Urban Outfitters’ Profits Drop 58% as Inflation Hits Younger Shoppers

There’s still a big split in Urban Outfitters Inc.’s business, with the more affluent Anthropologie and Free People customers continuing to spend in the third quarter while the younger crowd at Urban Outfitters pulled back.

But Richard Hayne, chief executive officer, who acknowledged some pricing missteps at the Urban Outfitters unit, said the overall outlook is still good — if the economy doesn’t fall off a cliff.

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“Looking forward to Q1 next year, the health of the economy remains highly uncertain, but assuming we avoid a major recession, we believe there are several reasons for us to be optimistic,” Hayne told analysts Monday on a conference call going over quarterly results.

The CEO said supply chain costs have dropped sharply over the past six months, that the company is moving quicker and that it is focusing more on “alpha product,” while reducing the number of items it carries and eliminating many smaller inventory buys.

Hayne also said the company remains “committed to entering the spring selling season with leaner inventories which would give us the opportunity to deliver low markdown rates, especially at the Urban Outfitters brand.”

In the meantime, it sounds like the company’s namesake business is just going to have to push through.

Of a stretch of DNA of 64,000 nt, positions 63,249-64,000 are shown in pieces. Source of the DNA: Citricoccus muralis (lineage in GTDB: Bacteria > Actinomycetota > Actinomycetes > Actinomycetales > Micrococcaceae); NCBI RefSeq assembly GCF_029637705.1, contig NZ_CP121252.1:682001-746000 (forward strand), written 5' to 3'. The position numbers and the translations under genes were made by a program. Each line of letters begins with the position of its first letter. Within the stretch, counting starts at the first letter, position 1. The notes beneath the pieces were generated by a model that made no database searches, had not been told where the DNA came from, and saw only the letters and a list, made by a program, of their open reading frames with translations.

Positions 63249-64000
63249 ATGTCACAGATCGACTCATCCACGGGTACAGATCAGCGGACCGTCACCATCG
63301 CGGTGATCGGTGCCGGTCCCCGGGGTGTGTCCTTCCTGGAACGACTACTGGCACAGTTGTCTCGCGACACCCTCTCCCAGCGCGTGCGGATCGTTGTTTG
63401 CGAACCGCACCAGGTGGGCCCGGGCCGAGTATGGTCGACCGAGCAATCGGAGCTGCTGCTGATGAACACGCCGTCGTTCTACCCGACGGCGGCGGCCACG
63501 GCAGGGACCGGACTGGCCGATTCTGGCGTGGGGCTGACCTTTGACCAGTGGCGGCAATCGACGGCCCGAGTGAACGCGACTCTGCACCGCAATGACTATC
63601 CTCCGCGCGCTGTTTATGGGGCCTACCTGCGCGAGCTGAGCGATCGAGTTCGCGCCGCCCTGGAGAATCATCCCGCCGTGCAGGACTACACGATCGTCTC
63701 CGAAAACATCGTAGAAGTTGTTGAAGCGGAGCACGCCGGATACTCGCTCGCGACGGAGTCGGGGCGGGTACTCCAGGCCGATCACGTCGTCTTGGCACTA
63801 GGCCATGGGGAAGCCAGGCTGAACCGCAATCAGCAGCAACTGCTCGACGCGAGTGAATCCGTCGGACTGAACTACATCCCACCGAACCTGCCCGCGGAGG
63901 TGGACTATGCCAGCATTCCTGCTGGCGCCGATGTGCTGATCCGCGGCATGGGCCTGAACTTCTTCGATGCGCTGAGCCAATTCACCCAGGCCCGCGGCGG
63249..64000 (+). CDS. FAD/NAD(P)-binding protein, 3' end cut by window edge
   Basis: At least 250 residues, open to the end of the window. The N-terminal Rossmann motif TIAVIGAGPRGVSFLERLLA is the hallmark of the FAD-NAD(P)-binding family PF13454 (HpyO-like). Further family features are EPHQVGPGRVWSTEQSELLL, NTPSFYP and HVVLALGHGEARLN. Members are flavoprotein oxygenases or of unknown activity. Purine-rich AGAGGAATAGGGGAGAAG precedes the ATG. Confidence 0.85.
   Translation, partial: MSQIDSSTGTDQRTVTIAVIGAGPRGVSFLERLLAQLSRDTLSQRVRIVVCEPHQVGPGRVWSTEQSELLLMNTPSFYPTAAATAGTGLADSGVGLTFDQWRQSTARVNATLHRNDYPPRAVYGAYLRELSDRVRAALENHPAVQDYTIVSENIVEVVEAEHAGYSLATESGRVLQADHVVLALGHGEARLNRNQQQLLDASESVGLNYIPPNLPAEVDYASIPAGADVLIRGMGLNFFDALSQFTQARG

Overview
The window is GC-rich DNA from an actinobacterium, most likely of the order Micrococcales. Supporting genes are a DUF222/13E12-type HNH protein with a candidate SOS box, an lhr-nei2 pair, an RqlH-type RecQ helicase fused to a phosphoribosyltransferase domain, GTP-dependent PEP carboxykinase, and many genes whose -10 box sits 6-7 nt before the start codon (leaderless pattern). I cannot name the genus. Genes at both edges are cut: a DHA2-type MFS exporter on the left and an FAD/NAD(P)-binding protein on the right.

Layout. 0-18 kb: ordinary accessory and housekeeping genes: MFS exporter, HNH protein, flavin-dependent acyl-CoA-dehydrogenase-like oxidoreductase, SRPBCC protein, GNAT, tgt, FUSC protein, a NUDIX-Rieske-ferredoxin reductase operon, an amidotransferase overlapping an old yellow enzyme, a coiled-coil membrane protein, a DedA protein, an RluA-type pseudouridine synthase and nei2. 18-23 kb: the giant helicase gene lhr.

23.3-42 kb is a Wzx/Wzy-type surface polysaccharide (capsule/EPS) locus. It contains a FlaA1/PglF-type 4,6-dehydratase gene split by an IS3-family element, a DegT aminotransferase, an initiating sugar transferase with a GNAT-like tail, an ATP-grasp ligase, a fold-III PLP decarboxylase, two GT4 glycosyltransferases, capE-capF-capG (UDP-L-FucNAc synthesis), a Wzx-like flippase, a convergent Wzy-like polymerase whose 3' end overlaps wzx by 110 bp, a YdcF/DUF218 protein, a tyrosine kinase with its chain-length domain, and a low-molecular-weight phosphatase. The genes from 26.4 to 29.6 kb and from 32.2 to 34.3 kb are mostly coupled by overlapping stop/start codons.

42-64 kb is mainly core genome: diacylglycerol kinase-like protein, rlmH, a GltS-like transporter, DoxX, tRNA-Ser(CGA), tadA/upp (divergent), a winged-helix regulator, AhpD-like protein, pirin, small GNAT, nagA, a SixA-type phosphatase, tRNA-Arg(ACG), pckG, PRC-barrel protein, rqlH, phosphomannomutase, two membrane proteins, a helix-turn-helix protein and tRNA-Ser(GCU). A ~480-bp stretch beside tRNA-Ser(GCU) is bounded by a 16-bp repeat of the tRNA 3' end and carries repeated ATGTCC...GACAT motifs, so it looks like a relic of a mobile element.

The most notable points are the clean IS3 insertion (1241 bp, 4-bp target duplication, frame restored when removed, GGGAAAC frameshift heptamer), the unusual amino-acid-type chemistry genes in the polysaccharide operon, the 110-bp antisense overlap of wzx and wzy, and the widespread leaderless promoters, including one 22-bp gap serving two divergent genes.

“Urban Outfitters customers are younger with less discretionary income and accumulated assets and the current elevated inflation around necessities like rent, food and energy has had a greater impact on them,” Hayne said. “These customers are transacting less often and when they do shop, they are looking for a deal.”

Hayne suggested they had to look too hard for that deal while shopping at Urban Outfitters.

“We have made a couple of mistakes. I think that we probably raised our prices a little more than we should have, I think the customer is telling us pretty loud and clear that she doesn’t like that,” he said.

The company’s total third-quarter net income fell 58 percent to $37.2 million, or 40 cents a diluted share, from $88.9 million, or 89 cents, a year earlier.

That put EPS 1 cent behind the 41 cents analysts had penciled in.

The gross profit rate fell by 416 basis points to 30.4 percent of sales, which the company attributed to higher markdowns across the business, but particularly at Urban Outfitters.

Sales for the three months ended Oct. 31 increased 3.9 percent to $1.18 billion up from $1.13 billion and ahead of the $1.16 billion analysts projected.

The company’s comparable retail sales rose 4 percent with a midsingle-digit increase online and a low-single-digit gain in stores. The Anthropologie Group business comped up 13 percent while Free People Group comped up 8 percent and Urban Outfitters comped down 9 percent.

At the end of the quarter, the company’s inventories were up 18.6 percent from a year earlier, driven by higher costs, earlier receipt of goods and slower selling product in certain categories. Within that, wholesale inventories were up 39 percent due to softness in department store sales.

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